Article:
For USWNT players, opting out of this tournament is surely an easier decision than for other NWSL players. The USWNT collective bargaining agreement — the one players have sued U.S. Soccer over — means 17 of them are still being paid $100,000 salaries by the federation even though the national team is not playing games.

Every player on the USWNT — even ones without national team contracts — also earns a salary of at least $72,500 for NWSL allocation. Per the USWNT’s CBA, the federation has to keep paying those NWSL salaries even if the 2020 season features no games as long the league still exists.

For non-USWNT players, the NWSL does not have a union that collectively bargains player contracts, but the NWSL Players Association does offer strength in numbers.

NWSL contracts do not have specific language that covers a pandemic, and if the NWSL declined to pay players who opt out of the tournament, a legal tussle could follow. So far amid the NWSL’s suspension, players have continued to be paid and there has not been an indication the league is looking at halting payments.

But for young rank-and-file NWSL players eager to break into their national teams or attract the interest of European clubs, the incentives may be enough for them to opt into this proposed tournament in Utah.

Why kick off so soon?

Some players and stakeholders support the plan but have expressed concern it is coming together too quickly and should be postponed. But there are a number of factors, multiple sources said, that are driving the league’s push to kick off in June.

First, the Premier Lacrosse League has a similar tournament planned at the same Utah venues running from July 25 to Aug. 9, according to three sources. That means the NWSL would have to play into September if it wanted to use those facilities but wait until after June. (The PLL has publicly announced the dates for its “Championship Series” tournament, but has not yet confirmed where it will be played.)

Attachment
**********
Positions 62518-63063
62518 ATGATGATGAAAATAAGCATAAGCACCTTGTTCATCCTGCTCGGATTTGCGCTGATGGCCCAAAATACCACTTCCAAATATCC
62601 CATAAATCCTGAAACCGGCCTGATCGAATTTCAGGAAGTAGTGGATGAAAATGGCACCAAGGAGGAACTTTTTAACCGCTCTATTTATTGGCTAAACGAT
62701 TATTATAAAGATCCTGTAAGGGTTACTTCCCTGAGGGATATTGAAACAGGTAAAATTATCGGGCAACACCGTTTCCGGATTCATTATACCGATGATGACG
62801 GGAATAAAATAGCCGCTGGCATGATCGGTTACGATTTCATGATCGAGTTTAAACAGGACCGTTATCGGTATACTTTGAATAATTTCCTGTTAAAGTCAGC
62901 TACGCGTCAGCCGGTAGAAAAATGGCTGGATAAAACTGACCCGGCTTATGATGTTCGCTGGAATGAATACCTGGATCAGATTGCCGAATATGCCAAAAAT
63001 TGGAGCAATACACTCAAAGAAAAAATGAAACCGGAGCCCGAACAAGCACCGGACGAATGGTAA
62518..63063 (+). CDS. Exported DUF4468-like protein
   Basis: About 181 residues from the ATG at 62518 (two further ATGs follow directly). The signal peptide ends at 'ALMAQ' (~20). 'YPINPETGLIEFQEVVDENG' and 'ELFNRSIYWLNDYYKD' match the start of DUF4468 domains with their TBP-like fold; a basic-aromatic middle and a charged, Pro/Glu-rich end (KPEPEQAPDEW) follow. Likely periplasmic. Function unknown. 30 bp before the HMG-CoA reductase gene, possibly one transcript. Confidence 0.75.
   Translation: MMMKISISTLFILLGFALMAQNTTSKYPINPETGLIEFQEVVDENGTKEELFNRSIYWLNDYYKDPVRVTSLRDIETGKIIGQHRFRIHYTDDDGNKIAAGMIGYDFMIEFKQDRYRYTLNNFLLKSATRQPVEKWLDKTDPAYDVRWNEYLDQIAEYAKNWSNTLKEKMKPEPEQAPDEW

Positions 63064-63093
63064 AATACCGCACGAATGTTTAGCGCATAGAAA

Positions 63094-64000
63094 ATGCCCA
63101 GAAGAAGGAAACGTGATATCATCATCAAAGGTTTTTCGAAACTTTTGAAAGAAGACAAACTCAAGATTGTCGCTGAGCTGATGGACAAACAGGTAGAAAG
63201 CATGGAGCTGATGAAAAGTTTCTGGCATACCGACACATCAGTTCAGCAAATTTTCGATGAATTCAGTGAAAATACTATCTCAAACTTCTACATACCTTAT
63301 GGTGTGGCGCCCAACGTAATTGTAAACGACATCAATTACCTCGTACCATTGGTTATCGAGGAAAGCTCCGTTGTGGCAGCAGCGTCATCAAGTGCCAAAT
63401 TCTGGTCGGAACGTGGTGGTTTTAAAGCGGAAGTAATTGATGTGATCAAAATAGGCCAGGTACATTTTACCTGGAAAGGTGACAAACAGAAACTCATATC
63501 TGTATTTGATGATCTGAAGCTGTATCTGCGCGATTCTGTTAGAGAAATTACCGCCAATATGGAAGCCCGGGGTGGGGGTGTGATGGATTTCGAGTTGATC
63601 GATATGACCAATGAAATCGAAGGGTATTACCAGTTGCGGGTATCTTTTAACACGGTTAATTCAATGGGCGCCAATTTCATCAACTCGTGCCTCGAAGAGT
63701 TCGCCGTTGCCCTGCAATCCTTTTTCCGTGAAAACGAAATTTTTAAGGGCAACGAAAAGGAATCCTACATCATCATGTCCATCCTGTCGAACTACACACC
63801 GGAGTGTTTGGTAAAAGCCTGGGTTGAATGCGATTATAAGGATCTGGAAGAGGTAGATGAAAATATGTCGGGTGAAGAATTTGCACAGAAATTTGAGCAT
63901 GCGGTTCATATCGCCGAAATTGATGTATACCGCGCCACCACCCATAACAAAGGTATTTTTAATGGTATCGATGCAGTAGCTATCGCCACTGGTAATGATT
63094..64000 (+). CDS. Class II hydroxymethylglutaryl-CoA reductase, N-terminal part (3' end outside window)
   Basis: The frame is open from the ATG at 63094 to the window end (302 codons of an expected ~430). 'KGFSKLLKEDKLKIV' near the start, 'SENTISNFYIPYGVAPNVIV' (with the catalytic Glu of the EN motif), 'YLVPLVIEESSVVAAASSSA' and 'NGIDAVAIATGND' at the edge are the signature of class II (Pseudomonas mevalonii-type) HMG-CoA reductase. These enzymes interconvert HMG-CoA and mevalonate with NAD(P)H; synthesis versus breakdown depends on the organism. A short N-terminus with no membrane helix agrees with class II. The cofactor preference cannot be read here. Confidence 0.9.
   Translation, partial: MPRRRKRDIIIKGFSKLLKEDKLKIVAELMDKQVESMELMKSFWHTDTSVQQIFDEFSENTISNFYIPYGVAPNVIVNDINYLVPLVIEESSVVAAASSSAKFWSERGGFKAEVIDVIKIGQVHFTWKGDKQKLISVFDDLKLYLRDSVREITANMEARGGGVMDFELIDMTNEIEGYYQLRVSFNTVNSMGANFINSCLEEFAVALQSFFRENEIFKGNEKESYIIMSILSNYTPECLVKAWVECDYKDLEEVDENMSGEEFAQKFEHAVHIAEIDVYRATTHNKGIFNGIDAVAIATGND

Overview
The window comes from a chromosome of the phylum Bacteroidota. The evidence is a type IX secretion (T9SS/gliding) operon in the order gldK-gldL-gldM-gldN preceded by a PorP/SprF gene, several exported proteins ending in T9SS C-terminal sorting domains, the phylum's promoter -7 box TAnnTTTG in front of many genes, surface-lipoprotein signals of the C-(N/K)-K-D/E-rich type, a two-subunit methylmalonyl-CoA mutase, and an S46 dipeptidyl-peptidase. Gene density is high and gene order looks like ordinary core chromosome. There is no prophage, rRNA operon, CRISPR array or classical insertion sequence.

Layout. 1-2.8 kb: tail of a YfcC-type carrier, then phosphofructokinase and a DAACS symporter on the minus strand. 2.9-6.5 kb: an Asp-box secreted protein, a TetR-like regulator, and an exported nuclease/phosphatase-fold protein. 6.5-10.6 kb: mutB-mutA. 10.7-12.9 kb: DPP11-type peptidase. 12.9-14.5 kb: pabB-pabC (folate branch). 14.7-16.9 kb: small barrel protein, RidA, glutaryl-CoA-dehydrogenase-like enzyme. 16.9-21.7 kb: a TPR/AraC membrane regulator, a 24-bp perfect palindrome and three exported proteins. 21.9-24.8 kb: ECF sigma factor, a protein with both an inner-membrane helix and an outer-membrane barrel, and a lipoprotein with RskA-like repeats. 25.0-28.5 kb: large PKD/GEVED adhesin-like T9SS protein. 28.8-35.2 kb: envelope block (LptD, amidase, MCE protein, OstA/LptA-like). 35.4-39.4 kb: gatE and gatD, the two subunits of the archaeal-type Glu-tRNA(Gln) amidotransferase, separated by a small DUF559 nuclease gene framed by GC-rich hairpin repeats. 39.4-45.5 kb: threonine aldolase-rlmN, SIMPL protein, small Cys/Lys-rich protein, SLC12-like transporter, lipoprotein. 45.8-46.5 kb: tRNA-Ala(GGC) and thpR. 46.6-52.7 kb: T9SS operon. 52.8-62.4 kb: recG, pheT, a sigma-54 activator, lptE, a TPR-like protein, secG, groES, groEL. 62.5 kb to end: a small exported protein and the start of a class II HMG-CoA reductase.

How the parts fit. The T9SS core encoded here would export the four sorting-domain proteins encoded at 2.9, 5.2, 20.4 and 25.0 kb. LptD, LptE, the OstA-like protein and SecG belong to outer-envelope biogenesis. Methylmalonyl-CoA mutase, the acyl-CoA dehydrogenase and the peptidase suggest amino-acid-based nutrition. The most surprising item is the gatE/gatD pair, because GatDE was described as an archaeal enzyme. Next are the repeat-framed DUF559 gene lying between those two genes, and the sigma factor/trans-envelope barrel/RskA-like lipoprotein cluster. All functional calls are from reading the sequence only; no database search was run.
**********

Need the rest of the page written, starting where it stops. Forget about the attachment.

Dell Loy Hansen, owner of the Utah Royals and a real estate mogul, has offered tournament facilities to the NWSL on what sources described as a subsidized basis, making Utah the most attractive site over the other host options available.

Additionally, the NWSL is also eager to be one of the first sports leagues back when there will be few other live sports commanding public attention.

Arnim Whisler, owner of the Chicago Red Stars, said in April the NWSL wanted to be the first pro sports league to return, and multiple sources said his comments reflect sentiments shared by others within the league. Other owners were more reticent initially, but have been swayed by the safety measures proposed and because governors are allowing states to re-open.

CBS Sports, which holds the television rights to the NWSL, is excited about the plan, multiple sources said, but the broadcast rights for the NWSL are not valuable enough on their own to make staging the tournament worth it. The sources said the NWSL has lined up new, significant sponsorships around the tournament and Baird has done well to court high-level partners since coming on board in March.

It’s unclear if new sponsors would be as enthusiastic about a tournament staged in a more crowded sports landscape. A source said the tournament will be a test run for sponsors who may be considering a longer-term deal.

The appetite for live sports may still be strong by the fall, especially if sports leagues turn to one-off tournaments, rather than sustained seasons, which would be over by then. But some decision-makers have also expressed a latent fear that a resurgence of the novel coronavirus in the fall could trigger a spike in cases, as is seen in the seasonal flu. That could lead to another shutdown that would again put all sports on hold.

That possibility underlines the key caveat in this proposal: There are no definitive answers or blueprints for the NWSL to follow. Much about the coronavirus remains unknown because it’s new to humans, and the testing landscape in the U.S. is very different than other countries that have already welcomed back sports. Even as countries like Germany and South Korea bring sports back, it’s clear the NWSL and other American leagues need to find their own way forward.

But sources connected to the NWSL have for weeks said that the league’s return would be dictated by advice from health experts, and it appears enough players, owners and administrators are comfortable enough with that advice to move forward.

Caitlin Murray is a contributor to Yahoo Sports and her book about the U.S. women’s national team, The National Team: The Inside Story of the Women Who Changed Soccer, is out now. Follow her on Twitter @caitlinmurr.